You can use EasyDMARC’s free tool to generate SPF records. But you must first understand each component, how it works, and what it means. Let’s take a look at the advanced SPF record syntax structure.
SPF Record: Advanced Syntax
SPF records for all syntax are usually defined using a DNS TXT record type with a single string of text. As mentioned, it always starts with the ‘v=’ element that denotes the SPF version used. There’s only one version currently, so ‘SPF1’ is used.
Each SPF record has specific terms that work as rules for which hosts can send emails from the domain or display additional information.
SPF record syntax comprises three major elements: SPF Mechanisms, SPF Qualifiers, and SPF Modifiers.
Mechanisms are SPF tags used in the SPF record structure to tell receiving servers what to match and how to deal with emails.
1. ALL: It always matches and must be the last mechanism listed at the end of the SPF record. Any mechanisms after this are ignored. It also shows default results like ‘-all’ for unmatching IPs.
2. A: Defines a domain name with an A or AAAA address record as a match as it resolves to the sender’s address. The current domain is used if this DNS SPF record syntax is unspecified. It’s typically applied when queries for A or AAAA records are generated in a domain with a sender’s IP address.
3. ip4: A match is successful when the sender is linked to the given ipv4 address range in the SPF record. It’s added with a prefix that signifies a range’s length. In case of no prefix, /32 is used by default.
4. ip6: A match is successful if the sender belongs to the given ipv6 address range. It’s added with ip4 directive along with a prefix specifying range length. In case of no prefix, /128 is used by default.
5. MX: This mechanism authorizes senders with an IP address matching the one contained in the MX record specified. MX records consist of an IP address and a priority value for each server meant to accept messages.
If an MX record of a domain contains an IP address matching the sender’s IP address, the sender has permission to send emails using the domain.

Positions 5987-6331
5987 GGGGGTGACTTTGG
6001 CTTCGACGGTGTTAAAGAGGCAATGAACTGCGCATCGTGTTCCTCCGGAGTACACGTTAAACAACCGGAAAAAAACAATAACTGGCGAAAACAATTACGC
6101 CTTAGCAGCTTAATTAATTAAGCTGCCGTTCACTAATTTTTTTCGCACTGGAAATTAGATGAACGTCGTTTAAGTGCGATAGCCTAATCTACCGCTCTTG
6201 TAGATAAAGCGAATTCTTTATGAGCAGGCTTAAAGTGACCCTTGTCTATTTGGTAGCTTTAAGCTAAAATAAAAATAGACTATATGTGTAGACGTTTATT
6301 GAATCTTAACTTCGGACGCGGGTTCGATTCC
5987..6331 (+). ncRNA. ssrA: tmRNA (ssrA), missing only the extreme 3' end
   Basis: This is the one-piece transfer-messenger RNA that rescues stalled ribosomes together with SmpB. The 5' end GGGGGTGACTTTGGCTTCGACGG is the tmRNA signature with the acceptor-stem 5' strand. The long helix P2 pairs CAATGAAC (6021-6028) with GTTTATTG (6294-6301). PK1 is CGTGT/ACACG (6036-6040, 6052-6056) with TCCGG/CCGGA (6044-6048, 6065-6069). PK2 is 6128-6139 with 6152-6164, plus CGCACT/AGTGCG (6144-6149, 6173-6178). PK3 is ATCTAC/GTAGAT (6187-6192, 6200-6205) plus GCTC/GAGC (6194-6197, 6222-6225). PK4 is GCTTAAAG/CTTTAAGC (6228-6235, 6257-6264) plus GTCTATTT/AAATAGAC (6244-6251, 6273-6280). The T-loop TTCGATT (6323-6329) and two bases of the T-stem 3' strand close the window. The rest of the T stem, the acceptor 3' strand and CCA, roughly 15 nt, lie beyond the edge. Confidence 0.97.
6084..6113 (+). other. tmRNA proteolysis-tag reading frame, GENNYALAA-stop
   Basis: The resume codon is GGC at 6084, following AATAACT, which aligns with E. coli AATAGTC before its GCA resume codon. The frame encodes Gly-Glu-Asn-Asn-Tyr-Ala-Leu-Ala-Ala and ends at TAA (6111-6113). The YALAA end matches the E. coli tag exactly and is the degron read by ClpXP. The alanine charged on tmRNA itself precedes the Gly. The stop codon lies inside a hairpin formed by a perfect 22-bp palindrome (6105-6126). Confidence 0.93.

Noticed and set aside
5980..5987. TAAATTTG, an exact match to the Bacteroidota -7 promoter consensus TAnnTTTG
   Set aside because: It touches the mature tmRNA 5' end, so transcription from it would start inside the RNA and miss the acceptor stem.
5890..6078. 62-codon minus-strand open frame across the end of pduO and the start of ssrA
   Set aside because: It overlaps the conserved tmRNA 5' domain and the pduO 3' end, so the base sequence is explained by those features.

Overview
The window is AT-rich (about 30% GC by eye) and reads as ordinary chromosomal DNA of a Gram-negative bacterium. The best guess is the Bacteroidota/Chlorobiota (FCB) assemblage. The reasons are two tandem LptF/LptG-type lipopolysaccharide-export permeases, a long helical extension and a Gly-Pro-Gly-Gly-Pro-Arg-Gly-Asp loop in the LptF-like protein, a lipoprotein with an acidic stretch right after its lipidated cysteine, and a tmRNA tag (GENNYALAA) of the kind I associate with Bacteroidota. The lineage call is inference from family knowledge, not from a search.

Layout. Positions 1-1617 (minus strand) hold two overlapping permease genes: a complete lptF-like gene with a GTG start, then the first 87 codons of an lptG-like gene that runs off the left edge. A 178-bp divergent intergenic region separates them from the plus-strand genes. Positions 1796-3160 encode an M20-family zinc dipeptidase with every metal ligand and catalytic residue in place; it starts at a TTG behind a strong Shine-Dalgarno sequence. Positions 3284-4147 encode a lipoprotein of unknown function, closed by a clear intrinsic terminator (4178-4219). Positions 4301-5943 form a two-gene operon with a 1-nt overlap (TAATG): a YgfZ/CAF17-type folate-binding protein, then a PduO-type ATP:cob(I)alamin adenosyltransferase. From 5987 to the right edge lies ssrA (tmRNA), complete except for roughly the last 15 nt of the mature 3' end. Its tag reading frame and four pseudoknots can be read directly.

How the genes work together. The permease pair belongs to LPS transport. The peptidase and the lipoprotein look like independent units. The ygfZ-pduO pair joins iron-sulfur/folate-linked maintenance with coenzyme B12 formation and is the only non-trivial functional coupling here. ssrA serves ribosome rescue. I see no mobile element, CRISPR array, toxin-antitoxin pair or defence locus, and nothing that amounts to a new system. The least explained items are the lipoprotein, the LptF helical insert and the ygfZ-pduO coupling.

6. PTR: Defines the authorized domain using PTR records which resolve IP addresses to subdomains or domains (the opposite of DNS A records). The receiving server reverse-maps the sending IP address to find associated domain names.
For each exact domain match or subdomain, a forward lookup is then performed to find the IP address. If the sending IP address is the same as any IP addresses found during the lookup, then it’s a match and the email is validated.
The PTR mechanism is slow and unreliable as it requires multiple lookups. As such, it is not recommended according to the RFC 7208 guidelines. Some receiving servers ignore the PTR mechanism or even the entire SPF record with the PTR mechanism.
7. EXISTS: This SPF mechanism executes a DNS A record search for the domain provided. A match happens when a valid A record is found, regardless of the actual lookup result. Using macros, you can set up per-user exceptions with this mechanism.
8. INCLUDE: This mechanism is used to authorize third-party email senders by specifying their domains. A sender is authorized when its IP address matches the IP addresses or domains contained in the SPF record of the listed domain. A permanent error result is returned when no SPF record is found for the listed third-party domain.
An SPF Qualifier is an optional prefix to a mechanism. Adding an SPF record to your DNS with SPF Qualifiers tells receiving mail servers how to treat an email when there’s a match with a Mechanism value.